The Dead or Alive (DOA) series has always held a soft place in my heart. Not only have I always preferred its fluid control system and combat over the likes of Tekken and Virtua Fighter, but it, for some strange reason, is one of those games that I can remember the exact first time that I ever played. My freshman year of college I discovered the arcade original tucked away in the corner of an arcade on the Ohio State campus; I was hooked from the start.
The control scheme of DOA was just so much simpler than the other games in the genre. You could punch, kick, counter, and throw; it was as straight forward and it looked great (animation-wise) even in it's first iteration. That is the one thing that I absolutely love and respect in the series. Here we are, nearly two decades later, and the game still feels the same. Not only does it feel the same, but it feels as good as any fighter on the market.
As Cyril discussed at length in his review
of the console release, the crew at Team Ninja have really taken a minimalist approach to the latest sequel in the series. The core gameplay has barely been changed and there are only 2 new faces on the roster plus four special guests from Virtua Fighter. Long time fans will feel right at home both in terms of the familiar faces gracing the roster and the action that takes place on screen. That hasn’t changed a bit for the worse in the game’s move to Sony’s portable platform; in fact, I would even argue that it has gotten better.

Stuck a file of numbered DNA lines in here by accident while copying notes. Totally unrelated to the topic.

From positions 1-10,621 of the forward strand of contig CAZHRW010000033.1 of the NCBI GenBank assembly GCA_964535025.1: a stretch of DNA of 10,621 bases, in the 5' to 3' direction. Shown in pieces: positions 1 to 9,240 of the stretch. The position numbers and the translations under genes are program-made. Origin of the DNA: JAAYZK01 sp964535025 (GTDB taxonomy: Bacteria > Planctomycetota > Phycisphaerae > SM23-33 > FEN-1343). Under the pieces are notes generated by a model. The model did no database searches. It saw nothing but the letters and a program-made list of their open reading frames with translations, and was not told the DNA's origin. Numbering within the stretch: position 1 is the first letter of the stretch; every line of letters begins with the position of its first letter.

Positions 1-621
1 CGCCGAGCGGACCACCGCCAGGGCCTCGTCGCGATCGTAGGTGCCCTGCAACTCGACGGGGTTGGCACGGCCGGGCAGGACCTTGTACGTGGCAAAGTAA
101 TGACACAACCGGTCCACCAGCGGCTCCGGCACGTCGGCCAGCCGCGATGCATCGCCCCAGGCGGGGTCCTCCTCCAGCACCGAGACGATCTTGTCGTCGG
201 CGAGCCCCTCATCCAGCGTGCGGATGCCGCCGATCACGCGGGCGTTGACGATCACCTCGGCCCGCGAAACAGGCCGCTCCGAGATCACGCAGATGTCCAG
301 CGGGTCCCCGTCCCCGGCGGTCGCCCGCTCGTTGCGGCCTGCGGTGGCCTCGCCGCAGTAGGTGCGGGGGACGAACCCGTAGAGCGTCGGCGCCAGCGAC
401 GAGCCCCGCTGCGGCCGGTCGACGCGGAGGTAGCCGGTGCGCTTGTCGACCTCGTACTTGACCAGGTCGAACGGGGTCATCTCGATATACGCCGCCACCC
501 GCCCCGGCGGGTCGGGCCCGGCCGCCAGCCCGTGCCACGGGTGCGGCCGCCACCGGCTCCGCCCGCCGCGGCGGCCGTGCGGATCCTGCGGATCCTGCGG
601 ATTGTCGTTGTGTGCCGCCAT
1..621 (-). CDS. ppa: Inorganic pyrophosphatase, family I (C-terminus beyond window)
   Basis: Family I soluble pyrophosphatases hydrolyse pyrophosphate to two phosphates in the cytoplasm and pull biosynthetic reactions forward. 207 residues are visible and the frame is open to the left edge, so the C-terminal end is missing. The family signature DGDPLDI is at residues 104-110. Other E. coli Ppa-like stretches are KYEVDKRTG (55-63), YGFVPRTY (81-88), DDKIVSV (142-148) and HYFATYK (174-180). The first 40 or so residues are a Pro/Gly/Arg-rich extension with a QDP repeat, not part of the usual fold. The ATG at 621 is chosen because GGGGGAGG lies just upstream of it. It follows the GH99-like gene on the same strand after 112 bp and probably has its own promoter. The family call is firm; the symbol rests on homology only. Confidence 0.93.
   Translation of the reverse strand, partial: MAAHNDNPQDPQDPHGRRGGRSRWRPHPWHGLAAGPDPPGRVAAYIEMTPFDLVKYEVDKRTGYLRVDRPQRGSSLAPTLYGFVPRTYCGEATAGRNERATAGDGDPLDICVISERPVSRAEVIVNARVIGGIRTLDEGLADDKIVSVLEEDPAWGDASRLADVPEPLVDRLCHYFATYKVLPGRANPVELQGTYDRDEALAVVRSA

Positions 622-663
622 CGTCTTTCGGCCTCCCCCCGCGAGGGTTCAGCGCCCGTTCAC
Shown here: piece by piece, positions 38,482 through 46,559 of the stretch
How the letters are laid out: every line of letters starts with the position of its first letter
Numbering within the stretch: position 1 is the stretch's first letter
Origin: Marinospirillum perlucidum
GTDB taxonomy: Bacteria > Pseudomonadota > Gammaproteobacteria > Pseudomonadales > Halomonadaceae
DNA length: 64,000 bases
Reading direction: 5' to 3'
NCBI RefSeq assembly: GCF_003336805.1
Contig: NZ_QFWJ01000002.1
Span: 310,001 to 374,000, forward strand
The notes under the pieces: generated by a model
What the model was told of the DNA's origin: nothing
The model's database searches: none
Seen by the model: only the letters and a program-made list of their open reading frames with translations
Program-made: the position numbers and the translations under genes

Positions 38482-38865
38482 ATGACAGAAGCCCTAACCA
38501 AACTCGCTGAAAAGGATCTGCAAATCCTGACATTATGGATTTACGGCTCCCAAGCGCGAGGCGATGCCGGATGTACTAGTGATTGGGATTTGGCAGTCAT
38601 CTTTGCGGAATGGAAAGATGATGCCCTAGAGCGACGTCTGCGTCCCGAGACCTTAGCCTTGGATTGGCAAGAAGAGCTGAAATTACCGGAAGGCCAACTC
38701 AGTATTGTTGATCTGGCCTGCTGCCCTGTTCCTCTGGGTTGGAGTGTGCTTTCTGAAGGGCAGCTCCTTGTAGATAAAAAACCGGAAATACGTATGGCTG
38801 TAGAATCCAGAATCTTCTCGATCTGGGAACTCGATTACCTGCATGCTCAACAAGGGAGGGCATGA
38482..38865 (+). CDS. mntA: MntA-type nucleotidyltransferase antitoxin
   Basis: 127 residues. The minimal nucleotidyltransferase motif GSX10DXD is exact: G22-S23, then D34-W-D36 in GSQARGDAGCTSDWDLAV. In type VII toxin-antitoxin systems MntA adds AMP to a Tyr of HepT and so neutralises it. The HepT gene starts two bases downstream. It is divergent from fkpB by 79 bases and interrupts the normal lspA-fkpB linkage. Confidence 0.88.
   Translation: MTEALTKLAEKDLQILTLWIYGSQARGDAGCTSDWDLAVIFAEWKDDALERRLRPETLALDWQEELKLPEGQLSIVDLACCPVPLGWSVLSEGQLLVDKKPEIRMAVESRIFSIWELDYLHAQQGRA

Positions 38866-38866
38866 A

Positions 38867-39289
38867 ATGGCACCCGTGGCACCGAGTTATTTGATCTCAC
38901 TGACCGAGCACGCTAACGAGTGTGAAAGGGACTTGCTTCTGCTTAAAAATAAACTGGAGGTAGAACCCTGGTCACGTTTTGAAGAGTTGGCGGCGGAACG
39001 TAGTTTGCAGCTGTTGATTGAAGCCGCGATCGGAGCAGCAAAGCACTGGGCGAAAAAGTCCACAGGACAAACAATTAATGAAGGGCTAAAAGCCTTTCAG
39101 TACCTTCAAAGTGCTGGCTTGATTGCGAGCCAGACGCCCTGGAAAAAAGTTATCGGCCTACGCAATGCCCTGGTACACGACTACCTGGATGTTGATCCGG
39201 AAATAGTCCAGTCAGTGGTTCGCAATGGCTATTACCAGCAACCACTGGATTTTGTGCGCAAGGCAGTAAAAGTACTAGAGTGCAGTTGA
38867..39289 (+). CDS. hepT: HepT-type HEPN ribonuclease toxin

First off, while the game does take a very slight graphical hit in the port, it still looks absolutely phenomenal. This may be the best looking game we have seen on the Vita yet (sorry Uncharted
). The game just looks and runs great on the bright OLED screen. The textures don’t look quite as polished and there are some noticeable jagged edges apparent on the characters, but you won’t be thinking of those in the heat of battle.
The mode variety has received some tweaking on the Vita. There is still a nonsensical story mode that will introduce you to the characters and give you your first taste of the world. I won’t repeat what Cyril already stated, because I agree with him wholeheartedly: this story makes zero sense. Any and all entertainment taking from the mode will come purely from its visuals because its content (writing) leaves a lot to be desired. The tutorial features have been moved out of the story and into their own dedicated mode.
There are complete, detailed modes that will explain to players the ins and outs of every single aspect of the game: striking, countering, throwing, interacting with the environment, and even learning how to read the movements and frame information of your opponents. Not only are these modes present for the game as a whole, but there are also lengthy tutorials for each individual character, as well as combo challenges for them all. This will consume a lot of your time if you are like me and have that incessant need to complete them all. On top of adding replay to the game in that sense, they also make you a better player,which is what they should be doing more than anything else.